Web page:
As a parent, it was refreshing to hear my 25 year-old daughter say, “this all seems so pretentious.” I couldn’t help but smile and feel relieved that ‘she gets it.’ See my blog – We’ve failed our kids, shame on us.

    On our flight home, we all watched The Descendants; the George Clooney flick that garnered so much attention at the Oscars. Clooney plays the role of Matt King, a wealthy lawyer who is the sole trustee and one of many beneficiaries of a $100 million+ family property that is to be sold.

    The parallel story line deals with Matt’s new found responsibility for his two daughters as a result of his wife’s comatose condition after an accident. Matt and his family have lived quite modestly and he shielded his daughters from their massive wealth.

    My favourite line in the movie: Matt says, “I don’t want my daughters growing up entitled and spoiled. And I agree with my father: you give your children enough money to do something but not enough to do nothing.”

    This is actually a paraphrase from one of the world’s wealthiest and best investors, Warren Buffett (maybe why the line resonated with me). When asked how much money he would bequeath to his children, Buffett replied, “I want to give my kids just enough so that they would feel that they could do anything, but not so much that they would feel like doing nothing.”

    Regardless of source, this is a great summation of the balancing act parents face in providing for the needs and wants of their children. How ironic given the opulence in the city the movie was featured.

    Do you feel wealthy?

    “Am I wealthy?”

    It’s a question we are often asked by clients.

    Given that many of them live modest lifestyles, a lot of them don’t feel wealthy.

    A study by Fidelity Investments found that 42% of American millionaires do not feel wealthy. The investable asset level at which they said they would feel wealthy?: $7.5 million.

    Ironically, of the 58% who said they do feel wealthy, $1.75 million of investable assets was the amount at which they reported feeling wealthy.

    So who is ‘wealthy’ in Canada?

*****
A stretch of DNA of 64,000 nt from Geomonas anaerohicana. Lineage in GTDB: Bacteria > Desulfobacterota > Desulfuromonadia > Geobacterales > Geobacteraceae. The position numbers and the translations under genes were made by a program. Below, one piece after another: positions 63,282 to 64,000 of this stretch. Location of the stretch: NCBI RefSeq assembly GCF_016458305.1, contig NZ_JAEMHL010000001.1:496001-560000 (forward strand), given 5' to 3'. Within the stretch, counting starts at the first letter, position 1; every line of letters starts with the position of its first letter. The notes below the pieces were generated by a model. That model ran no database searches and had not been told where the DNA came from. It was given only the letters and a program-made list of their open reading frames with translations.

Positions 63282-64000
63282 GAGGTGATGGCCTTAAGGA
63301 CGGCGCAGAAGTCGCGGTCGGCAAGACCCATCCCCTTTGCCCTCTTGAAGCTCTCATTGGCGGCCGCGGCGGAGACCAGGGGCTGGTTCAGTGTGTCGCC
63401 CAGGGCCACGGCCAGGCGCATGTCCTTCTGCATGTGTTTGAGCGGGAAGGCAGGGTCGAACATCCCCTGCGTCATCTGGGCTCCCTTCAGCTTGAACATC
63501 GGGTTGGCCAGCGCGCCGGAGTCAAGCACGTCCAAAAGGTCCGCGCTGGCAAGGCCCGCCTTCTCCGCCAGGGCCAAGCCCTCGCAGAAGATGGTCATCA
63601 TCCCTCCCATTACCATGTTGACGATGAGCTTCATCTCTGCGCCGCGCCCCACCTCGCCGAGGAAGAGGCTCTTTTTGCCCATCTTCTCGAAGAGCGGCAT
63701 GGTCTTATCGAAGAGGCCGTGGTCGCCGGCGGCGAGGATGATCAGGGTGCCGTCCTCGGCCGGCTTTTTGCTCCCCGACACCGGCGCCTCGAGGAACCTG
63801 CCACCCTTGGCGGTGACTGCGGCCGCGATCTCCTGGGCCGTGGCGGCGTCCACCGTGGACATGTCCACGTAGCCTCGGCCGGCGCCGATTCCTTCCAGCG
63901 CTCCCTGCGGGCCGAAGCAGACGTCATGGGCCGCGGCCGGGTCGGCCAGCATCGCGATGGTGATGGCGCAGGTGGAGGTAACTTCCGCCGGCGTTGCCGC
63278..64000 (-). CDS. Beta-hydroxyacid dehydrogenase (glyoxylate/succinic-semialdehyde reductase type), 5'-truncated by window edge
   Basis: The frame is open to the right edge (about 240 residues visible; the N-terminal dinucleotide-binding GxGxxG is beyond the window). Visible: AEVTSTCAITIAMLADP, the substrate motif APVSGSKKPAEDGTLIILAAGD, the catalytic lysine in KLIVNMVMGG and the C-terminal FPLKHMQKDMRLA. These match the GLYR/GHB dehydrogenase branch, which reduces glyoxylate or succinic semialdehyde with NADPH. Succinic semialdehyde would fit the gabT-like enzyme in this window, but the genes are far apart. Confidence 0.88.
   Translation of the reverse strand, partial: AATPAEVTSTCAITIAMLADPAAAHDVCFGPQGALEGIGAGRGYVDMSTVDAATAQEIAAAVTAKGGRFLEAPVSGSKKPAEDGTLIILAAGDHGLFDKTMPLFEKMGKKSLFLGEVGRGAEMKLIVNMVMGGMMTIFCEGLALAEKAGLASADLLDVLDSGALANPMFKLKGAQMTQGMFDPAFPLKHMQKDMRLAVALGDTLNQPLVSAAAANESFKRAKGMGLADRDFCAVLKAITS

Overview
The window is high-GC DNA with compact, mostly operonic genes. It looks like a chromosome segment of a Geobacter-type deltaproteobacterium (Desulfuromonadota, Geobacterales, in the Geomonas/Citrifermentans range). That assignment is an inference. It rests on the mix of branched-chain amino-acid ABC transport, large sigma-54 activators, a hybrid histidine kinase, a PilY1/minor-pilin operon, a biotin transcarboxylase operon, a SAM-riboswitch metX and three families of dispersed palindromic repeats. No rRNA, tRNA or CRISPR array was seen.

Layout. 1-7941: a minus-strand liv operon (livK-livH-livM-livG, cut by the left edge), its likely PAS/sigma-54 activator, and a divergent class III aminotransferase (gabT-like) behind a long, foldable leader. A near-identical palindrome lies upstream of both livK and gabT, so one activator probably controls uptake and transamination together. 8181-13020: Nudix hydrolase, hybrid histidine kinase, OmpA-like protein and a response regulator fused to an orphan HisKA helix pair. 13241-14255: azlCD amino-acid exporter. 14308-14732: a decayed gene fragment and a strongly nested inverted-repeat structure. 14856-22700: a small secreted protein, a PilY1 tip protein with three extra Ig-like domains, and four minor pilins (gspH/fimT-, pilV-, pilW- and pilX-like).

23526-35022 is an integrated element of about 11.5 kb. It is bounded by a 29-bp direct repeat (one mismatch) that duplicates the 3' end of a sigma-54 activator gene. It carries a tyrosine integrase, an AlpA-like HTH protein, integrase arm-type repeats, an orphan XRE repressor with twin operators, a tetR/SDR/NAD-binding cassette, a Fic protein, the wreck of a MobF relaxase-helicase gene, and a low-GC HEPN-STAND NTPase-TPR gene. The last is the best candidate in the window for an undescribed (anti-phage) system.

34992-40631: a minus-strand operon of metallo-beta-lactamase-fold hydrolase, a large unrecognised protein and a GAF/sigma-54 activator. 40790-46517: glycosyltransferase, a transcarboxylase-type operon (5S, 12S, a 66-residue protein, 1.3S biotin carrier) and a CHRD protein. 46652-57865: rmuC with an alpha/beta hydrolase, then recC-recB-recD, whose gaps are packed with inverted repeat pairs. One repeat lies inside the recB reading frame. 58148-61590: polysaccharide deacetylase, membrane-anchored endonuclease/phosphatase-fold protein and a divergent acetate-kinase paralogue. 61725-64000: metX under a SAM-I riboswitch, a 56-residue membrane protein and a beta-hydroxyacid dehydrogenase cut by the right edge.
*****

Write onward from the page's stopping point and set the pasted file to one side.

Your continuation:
This month’s issue of Report on Business magazine published a summary of Canada’s highest income earners: The top 1% — 246,000 Canadians – earn a minimum of $169,300 per year; the average income for this group is just over $400,000.

    The top 0.1% make an average of $1.49 million and a rarefied 0.01% of Canadians get by on $3.83 million a year.

    Still, these people are what Thomas J. Stanley, author of the Millionaire Next Door would call ‘Income Statement Affluent’; income being an imperfect predictor of net worth.

    According to Investor Economics, a research firm specializing in financial services, there are an estimated 562,000 households in Canada having more than $1 million in investable assets and 19,000 households with $10 million or more.  According to Report on Business magazine, there are 24 billionaires in Canada.

    Perhaps wealth, like age, is just a number; it’s more about how you feel.

    Do you feel wealthy? How much would you need to feel wealthy? What would happen if you decided to feel wealthy even if your actual net worth doesn’t yet meet your definition of wealthy?

    Surviving spouse, it’s okay to spend the money

    i 4f279cd55166c4a25cf589da81b705e5 shutterstock 67336159 Adjust Surviving spouse, its okay to spend the moneyI recently had the experience of counselling a long-time client who, despite a very secure financial position, was overcome with anxiety about money. What became clear to both of us after a lengthy and at times emotional discussion was that her anxiety was not about money at all. Rather it was about her obligations to her children, as the sole beneficiary of her late husband’s estate.

    It’s a scenario we see frequently: a surviving spouse, usually the wife (life expectancies between men and women being what they are) of a sole or principal income provider, with more than sufficient capital to sustain her lifestyle is anxious and unsettled. Through discussion, we come to understand that the uneasiness is related to guilt over spending money that is perceived to be earmarked for heirs.

    [read more >>]